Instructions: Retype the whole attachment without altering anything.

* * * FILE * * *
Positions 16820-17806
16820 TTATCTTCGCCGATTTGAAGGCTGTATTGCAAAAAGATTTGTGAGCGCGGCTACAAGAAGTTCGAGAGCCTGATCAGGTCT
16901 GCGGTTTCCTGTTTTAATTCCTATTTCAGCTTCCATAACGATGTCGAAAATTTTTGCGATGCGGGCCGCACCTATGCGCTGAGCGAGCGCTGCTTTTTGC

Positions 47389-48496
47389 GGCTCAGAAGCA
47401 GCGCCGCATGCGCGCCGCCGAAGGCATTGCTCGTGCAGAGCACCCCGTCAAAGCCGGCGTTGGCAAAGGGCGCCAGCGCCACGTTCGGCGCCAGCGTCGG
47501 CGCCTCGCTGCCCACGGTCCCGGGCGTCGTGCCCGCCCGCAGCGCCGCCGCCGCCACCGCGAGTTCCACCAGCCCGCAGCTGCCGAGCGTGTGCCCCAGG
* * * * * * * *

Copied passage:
Positions 16820-17806
16820 TTATCTTCGCCGATTTGAAGGCTGTATTGCAAAAAGATTTGTGAGCGCGGCTACAAGAAGTTCGAGAGCCTGATCAGGTCT
16901 GCGGTTTCCTGTTTTAATTCCTATTTCAGCTTCCATAACGATGTCGAAAATTTTTGCGATGCGGGCCGCACCTATGCGCTGAGCGAGCGCTGCTTTTTGC

Positions 47389-48496
47389 GGCTCAGAAGCA
47401 GCGCCGCATGCGCGCCGCCGAAGGCATTGCTCGTGCAGAGCACCCCGTCAAAGCCGGCGTTGGCAAAGGGCGCCAGCGCCACGTTCGGCGCCAGCGTCGG
47501 CGCCTCGCTGCCCACGGTCCCGGGCGTCGTGCCCGCCCGCAGCGCCGCCGCCGCCACCGCGAGTTCCACCAGCCCGCAGCTGCCGAGCGTGTGCCCCAGG